migration and the absence of a home, as well as another that dealt with
the clash between Islam and the West. For David, a highlight of his job
is the exhibition openings. "A few years ago, I watched a Japanese
artist in a crane tie black ropes around the entire building and thought
to myself that this is a great place to work."
Museum on the
Seam was established in 1999 with the support of the Von Holtzbrinck
family of Germany. It is located on Route 1, along Israel’s 1948-1967
border with Jordan, in a building built in 1932 by Arab-Christian
architect Anton Baramki. The Museum attracts a diverse crowd – from
tourists to Arab tour groups to army members to religious art students.
lives in French Hill with his wife and three children. To unwind, he
plays music in his recording studio at home, listens to classical music,
and hangs out with his kids. "After hours, I prefer to spend time with
family," says David. "Artists can be very unstable people, although I
suppose that's what makes them interesting."
David's family and
brother and sister are supportive of his choice to lead a more religious
lifestyle. He still sees his old friends, including many in New York
who are not Jewish and are still into the punk rock and the hardcore
music scene. "It's interesting to meet up with them as I have changed so
much. I feel that I'm in the right place."
"There is something
inherent in Jerusalem that I love," shares David. "In Tel Aviv, it is
easy to be typecast whereas in Jerusalem it comes more naturally to be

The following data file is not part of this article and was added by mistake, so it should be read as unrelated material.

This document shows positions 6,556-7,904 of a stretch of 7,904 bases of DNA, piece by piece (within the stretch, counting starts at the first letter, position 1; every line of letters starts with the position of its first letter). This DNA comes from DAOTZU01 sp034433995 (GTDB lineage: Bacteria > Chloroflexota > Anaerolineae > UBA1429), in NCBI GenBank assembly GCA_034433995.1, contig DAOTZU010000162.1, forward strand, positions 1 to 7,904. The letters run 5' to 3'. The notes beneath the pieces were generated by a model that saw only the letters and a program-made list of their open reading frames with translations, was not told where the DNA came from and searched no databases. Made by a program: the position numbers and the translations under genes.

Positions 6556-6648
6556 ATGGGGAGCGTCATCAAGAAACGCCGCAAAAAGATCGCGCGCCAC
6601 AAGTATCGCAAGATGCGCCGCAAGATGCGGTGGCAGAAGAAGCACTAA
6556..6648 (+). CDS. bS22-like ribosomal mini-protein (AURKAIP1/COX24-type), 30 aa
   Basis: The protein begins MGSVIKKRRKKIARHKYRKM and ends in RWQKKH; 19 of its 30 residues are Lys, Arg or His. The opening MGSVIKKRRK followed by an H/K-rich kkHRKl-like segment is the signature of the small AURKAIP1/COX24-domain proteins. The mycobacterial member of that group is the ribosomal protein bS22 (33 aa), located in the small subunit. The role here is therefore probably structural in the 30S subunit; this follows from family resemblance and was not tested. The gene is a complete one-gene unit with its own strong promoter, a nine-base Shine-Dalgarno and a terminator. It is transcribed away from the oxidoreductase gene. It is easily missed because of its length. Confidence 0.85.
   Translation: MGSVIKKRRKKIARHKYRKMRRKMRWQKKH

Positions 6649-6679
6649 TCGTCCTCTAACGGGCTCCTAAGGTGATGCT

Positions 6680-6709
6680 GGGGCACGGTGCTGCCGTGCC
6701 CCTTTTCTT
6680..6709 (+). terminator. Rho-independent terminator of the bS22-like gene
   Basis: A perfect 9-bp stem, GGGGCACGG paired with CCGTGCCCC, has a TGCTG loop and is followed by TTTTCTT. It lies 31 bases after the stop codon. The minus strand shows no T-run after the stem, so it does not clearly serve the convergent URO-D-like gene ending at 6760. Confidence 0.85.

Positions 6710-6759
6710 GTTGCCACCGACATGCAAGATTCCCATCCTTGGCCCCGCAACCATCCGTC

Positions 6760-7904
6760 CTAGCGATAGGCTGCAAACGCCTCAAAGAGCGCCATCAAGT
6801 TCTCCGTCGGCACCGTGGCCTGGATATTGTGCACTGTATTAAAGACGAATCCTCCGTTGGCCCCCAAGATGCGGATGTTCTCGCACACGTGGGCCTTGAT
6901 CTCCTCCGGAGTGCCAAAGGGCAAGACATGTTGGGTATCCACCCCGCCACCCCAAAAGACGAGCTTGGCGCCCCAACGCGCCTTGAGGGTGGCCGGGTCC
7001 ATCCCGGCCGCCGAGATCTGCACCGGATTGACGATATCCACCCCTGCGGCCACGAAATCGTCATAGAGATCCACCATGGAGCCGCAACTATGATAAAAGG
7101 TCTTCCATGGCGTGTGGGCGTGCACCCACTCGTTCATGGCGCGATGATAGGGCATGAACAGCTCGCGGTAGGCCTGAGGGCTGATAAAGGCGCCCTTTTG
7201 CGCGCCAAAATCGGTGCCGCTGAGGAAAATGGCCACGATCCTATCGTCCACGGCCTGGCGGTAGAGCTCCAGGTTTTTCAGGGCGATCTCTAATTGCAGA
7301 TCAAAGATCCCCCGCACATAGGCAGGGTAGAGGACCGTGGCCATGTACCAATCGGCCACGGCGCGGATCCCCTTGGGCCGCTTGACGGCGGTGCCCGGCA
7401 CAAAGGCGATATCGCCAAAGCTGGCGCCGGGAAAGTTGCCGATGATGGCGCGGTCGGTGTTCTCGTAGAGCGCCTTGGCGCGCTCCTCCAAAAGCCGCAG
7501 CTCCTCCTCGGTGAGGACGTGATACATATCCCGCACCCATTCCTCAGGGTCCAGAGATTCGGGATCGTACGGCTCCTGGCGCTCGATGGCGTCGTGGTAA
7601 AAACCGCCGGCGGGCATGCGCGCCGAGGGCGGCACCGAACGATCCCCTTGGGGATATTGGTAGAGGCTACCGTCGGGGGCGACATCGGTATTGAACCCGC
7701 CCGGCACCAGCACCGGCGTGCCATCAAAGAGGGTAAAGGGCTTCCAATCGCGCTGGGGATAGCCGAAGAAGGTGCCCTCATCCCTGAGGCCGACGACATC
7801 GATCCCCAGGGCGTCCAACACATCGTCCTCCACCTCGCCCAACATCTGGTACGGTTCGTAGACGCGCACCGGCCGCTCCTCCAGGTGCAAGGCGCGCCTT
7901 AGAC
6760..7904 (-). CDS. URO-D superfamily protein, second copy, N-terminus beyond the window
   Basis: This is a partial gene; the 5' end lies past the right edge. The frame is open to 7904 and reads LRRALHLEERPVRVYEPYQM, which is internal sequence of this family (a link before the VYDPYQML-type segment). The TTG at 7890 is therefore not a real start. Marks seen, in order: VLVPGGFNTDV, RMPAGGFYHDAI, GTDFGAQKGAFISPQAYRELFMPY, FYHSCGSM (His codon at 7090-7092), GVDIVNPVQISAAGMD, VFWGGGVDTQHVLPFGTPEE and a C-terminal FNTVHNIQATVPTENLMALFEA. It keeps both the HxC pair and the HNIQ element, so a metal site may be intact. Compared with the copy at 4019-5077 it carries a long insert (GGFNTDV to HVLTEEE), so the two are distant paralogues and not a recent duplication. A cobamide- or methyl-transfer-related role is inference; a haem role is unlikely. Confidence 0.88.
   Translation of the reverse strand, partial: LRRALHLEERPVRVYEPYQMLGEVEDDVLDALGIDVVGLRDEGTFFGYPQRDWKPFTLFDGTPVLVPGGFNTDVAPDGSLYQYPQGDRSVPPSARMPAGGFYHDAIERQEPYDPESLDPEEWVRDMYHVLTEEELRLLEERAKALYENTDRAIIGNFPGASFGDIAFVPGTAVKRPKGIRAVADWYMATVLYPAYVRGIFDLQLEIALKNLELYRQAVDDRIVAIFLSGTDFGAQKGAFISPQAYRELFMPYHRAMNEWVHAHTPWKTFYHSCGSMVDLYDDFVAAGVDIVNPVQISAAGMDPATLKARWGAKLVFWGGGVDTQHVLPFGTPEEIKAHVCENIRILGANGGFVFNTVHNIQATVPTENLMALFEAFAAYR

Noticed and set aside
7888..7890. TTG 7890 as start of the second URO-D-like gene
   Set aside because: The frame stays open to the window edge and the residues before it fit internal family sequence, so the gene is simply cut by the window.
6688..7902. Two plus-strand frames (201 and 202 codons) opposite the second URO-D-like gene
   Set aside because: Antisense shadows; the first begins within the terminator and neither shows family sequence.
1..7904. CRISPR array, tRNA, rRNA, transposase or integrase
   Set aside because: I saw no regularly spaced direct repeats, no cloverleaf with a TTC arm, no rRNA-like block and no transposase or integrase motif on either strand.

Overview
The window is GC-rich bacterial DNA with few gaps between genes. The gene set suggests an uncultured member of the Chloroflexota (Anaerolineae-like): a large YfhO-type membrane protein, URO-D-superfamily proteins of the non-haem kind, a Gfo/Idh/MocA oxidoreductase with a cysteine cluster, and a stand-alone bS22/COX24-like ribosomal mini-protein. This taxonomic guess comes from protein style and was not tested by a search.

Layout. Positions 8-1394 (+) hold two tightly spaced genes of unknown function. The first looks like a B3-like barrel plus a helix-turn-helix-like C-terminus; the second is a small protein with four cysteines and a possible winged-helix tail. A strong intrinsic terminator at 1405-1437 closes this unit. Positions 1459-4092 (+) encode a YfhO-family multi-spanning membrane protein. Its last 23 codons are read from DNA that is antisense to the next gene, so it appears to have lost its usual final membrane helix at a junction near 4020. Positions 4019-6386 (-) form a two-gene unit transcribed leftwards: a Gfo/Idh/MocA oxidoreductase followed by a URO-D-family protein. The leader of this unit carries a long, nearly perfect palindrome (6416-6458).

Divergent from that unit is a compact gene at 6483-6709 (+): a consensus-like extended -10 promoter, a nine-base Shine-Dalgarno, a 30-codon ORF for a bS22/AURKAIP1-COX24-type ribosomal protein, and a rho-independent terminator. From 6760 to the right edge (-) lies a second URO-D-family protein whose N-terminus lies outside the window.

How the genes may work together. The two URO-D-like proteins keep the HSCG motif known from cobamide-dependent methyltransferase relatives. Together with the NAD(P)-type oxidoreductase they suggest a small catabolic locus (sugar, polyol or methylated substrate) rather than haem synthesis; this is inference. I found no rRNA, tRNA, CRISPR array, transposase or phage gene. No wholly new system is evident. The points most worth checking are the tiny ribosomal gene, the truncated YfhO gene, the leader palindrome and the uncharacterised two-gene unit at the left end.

yourself." David goes on to describe how he loves the vital mix of
ancient and modern Jerusalem, and how you can time warp yourself in
Jerusalem. "One minute you can be at a trendy and vibrant modern bar
and the next at the Kotel."
is such a great community in Jerusalem with so many different types of
people co-existing and living side by side," remarks David. "It's a very
pluralistic place with both an arts and religious scene."
is also fond of the characters in Jerusalem. "I have such fond memories
of an evangelical man who preached in the same place for years. He
called himself Jesus and had burning blue eyes, a robe and long white
beard. I also recall a Yemenite Jew who used to yell "we want Moshiach
now". Somehow these people feel more authentic in Jerusalem."
is optimistic about the future of Jerusalem. "A lot of people that left
Jerusalem are returning with the introduction of the light rail and
emerging culture. People are beginning to understand the marvelous
things and beauty that Jerusalem has to offer. I only hope that real
estate prices go down. I would not want to live elsewhere."
would I do another lifetime? I'd be a kindergarten teacher. I love
small kids, and being around them gives me peace of mind. Something
about their whole existence is very calming and comforting."
not planning on going into politics, which is the latest trend," smiles
David. "These days everybody has plans to be an MK. I stay far away
from politics, despite the museum being regarded as a socio-political
museum." Plans for David's future include more of the same – to be a
good dad, and keep doing the excellent things he's been doing for the